Time Series Remote Sensing of Surface Water and Wetland Dynamics

Submitted by atripp on Mon, 04/06/2020 - 10:58

Wetlands and surface waters are critically important for both natural and anthropogenic processes including climate regulation, the maintenance of biodiversity, and the provision of ecosystem services important for human well-being. Until recently, mapping the spatial and temporal variability of the Earth’s surface waters and wetlands would have been an impossible task. However, with advances in cloud and high-performance computing, the ability to discern trends and continuously monitor and map the Earth’s surface has emerged. Using Google Earth Engine (GEE) and a Landsat time series beginning in 1985, this project is supporting land management applications of the Department of the Interior by increasing the ability to monitor and map the dynamics of surface waters and wetlands, monitor in near real-time the inundation of surface waters, and understand how the dynamics and variation in inundated area influence carbon storage and greenhouse gas accounting.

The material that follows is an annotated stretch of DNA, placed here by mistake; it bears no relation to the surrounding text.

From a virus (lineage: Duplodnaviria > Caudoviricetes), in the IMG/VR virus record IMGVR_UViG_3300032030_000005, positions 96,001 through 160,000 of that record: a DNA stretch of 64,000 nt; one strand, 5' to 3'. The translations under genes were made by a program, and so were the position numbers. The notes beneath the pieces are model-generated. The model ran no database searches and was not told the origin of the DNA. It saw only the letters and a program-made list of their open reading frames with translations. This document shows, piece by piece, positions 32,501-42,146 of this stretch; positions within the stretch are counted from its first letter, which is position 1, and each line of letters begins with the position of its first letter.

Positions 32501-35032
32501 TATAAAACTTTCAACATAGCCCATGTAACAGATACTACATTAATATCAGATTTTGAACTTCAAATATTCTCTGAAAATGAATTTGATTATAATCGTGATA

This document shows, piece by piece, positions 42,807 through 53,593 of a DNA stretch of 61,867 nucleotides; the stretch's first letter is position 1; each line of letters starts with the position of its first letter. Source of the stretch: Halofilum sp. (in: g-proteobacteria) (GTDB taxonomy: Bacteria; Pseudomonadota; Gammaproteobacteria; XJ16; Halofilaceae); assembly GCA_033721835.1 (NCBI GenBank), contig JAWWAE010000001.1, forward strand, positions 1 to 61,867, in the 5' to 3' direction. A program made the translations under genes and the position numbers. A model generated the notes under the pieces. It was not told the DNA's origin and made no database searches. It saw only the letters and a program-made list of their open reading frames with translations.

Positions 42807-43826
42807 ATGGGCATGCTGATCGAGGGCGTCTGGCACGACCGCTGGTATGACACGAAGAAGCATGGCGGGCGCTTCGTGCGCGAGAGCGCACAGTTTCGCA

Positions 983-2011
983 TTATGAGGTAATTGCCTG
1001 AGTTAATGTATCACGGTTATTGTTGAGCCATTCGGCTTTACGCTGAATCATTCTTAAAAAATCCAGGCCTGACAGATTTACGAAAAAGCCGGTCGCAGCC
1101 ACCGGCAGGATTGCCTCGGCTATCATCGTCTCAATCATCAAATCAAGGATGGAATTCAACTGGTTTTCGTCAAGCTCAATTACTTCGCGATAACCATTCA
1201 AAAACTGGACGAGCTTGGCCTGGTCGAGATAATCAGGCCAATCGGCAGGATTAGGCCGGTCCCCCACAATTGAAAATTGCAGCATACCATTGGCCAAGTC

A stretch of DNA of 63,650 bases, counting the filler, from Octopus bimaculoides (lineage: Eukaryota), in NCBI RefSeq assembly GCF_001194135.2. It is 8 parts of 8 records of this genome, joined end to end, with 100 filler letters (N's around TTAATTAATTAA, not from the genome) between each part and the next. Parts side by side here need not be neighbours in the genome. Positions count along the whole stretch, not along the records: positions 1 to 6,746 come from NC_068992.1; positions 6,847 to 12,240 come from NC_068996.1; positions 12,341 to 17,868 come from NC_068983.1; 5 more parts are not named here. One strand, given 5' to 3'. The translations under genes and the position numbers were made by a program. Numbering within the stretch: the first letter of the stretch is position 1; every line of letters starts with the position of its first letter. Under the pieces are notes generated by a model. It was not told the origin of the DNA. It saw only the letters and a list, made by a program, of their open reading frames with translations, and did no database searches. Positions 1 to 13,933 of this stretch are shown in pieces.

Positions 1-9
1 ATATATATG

Variability over time of area (sq km) of seasonal inundation (B) and permanent water (C) within the Prairie Potholes Region of the US and Canada (A), using the Landsat time series (1985–2016) and products from the Global Surface Water (GSW) dataset, and the Dynamic Surface Water Extent (DSWE) dataset.

Author Name
Jason Kreitler
Author Email